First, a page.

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Enhanced Developer Experience with Kalix JVM SDKs v1.3

Eduardo Pinto.
Senior Engineer, Lightbend.
  • 22 August 2023,
  • 9 minute read


In the fast-paced world of cloud-native application development, efficiency and productivity are paramount. Developers strive for streamlined processes, seamless local development, and swift feedback cycles. To this goal, Kalix has undergone significant enhancements that streamline the building process of your applications:

  • A single command to run a Kalix Service and the default use of logs in plain-text (rather than JSON), making it faster and easier to run and debug your application.
  • New typed-client so that your cross-component calls are less error prone.
  • New TestKit Mocked Topic and native ARM proxy images for lighter, less cumbersome and faster integration tests.

Each of the above contributes to a more efficient, user-friendly, and robust development experience. In this blog post, we will explore the aforementioned improvements which become available in Kalix JVM SDKs v1.3.

Introduction - Sample

For demonstration purposes, we will use a simplified Auction service to explain the latest SDK features. Let us start by clarifying what this Auction service does:

  • Handles creation of auctions and accepts bid requests.
  • Provides a record of changes of each Auction for external consumption.

The following image depicts the Kalix components of this service:

Kalix components of this service
  1. The Controller Action serves as a proxy for the requests, validating and forwarding them for the appropriate Auction entities.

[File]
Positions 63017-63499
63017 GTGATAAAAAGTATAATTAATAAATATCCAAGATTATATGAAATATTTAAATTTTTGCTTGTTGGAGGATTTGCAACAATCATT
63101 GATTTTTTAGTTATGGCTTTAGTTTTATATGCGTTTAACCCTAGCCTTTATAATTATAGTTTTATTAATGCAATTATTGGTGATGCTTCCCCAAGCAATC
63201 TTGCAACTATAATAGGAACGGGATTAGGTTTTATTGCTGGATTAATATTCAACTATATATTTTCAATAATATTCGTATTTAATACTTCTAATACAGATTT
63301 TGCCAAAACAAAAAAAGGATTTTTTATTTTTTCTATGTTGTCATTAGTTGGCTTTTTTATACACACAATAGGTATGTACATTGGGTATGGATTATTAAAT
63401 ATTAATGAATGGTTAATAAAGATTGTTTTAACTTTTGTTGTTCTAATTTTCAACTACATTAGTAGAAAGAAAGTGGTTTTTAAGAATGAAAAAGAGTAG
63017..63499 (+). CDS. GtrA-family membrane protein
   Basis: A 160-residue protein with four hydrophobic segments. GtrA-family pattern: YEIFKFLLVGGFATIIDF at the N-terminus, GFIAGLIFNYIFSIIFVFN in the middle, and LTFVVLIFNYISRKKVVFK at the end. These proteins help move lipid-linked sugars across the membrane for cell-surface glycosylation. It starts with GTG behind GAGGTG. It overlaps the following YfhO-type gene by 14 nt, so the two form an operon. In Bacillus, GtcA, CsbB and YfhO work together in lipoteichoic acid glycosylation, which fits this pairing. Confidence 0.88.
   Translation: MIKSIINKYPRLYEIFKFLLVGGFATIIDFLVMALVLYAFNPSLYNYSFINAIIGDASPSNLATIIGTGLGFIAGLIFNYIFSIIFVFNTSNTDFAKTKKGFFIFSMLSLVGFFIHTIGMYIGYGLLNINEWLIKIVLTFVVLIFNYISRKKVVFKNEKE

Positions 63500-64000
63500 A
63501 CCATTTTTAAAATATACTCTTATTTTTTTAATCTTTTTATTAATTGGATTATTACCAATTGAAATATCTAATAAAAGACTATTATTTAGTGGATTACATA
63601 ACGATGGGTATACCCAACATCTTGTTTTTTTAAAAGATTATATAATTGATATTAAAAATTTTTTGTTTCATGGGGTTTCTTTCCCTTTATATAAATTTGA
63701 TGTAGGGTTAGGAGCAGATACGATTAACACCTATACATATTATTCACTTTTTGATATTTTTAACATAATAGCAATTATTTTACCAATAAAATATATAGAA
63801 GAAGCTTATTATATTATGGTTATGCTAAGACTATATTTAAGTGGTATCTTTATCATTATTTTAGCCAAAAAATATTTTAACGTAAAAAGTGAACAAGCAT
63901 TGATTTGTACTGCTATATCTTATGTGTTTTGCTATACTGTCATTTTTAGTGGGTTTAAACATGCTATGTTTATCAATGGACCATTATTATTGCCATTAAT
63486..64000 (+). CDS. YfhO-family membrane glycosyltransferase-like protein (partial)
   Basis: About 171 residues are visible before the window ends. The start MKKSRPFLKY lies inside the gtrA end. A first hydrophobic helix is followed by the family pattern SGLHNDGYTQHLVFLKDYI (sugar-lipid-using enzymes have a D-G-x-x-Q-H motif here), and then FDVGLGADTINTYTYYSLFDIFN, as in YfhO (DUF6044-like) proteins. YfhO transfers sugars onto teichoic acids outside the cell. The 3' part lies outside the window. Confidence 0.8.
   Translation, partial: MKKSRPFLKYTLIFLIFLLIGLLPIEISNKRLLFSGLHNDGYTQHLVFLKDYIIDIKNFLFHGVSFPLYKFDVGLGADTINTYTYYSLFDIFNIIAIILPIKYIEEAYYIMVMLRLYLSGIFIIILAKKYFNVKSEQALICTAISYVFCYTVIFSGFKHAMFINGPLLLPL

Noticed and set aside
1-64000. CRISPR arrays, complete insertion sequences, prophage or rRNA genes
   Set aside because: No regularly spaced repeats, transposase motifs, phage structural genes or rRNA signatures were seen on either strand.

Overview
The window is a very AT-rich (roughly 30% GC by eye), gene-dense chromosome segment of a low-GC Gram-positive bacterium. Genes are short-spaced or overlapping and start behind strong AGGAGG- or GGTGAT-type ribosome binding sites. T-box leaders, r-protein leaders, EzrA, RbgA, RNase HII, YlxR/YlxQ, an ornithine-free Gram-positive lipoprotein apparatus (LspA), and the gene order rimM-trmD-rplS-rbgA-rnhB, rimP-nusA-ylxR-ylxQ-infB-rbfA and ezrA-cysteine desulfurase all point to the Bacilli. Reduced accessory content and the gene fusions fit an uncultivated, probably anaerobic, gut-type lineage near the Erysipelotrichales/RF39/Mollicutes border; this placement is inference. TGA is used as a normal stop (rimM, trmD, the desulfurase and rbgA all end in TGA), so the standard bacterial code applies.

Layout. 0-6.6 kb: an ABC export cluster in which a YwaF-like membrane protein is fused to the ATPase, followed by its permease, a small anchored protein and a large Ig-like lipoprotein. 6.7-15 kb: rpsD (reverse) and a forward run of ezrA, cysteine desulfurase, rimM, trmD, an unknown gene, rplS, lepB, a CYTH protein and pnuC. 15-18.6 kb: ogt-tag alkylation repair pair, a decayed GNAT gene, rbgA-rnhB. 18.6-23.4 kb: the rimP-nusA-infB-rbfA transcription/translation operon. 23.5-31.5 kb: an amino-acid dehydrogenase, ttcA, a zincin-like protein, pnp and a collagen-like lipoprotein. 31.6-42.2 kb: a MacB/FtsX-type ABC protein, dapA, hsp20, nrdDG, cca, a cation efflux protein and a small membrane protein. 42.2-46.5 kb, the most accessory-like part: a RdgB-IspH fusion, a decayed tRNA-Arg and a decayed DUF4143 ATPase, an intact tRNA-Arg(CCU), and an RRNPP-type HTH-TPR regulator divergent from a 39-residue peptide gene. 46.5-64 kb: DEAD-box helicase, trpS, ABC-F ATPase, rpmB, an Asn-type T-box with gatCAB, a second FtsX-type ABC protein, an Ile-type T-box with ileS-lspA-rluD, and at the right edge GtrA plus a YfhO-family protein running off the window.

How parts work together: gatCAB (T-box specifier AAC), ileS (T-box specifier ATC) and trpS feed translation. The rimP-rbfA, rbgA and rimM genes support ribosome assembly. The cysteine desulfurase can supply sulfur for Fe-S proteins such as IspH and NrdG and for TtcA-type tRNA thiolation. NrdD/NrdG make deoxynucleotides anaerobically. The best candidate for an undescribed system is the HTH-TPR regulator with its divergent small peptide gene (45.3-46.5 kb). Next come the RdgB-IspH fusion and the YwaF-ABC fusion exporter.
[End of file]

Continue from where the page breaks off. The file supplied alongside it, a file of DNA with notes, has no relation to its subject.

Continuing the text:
2. The Auction entity is an Event Sourced Entity, encompassing all the business logic and producing a stream of events.
  3. The EventsToTopic Action subscribes to the Auction entity’s events and transforms them into a public form before having them published to Kafka.

The details on how to implement such a service is out of the scope of this blog post, but you can have a look at the full sample’s source code here.

One Command to Run Them All

An essential part of the development cycle is the ability to run your code locally. In this regard, as part of testing a Kalix service locally, one needs to have the Kalix Proxy running as well.

Previously, the recommended approach was to run the Kalix Proxy separately by running docker-compose up on the side. Now, you are able to run both your service and the Kalix Proxy with a single command (or by running Main from the IDE):

mvn kalix:runAll

The resulting logs will contain logs both from the containers and the service itself. The lines coming from containers will have a prefix such the first one you can see below:

simple-auction-with-kafka-kalix-proxy-1  | 09:54:40.579 INFO  kalix.proxy.DiscoveryManager - gRPC proxy started at
10:54:41.030 INFO  kalix.javasdk.impl.DiscoveryImpl - Info reported from Kalix system:  Service started and reachable at

Note that the Kalix plugin will still use the docker-compose.yml file present on the repository. This means booting up Kalix Proxy but also any other configured image, in this case the Kafka dependency as well. The same behavior described above occurs when starting the Main function from IDE instead.

Additionally, if you would rather start up the Kalix Proxy separately with docker compose, you can start only the service with:

mvn kalix:run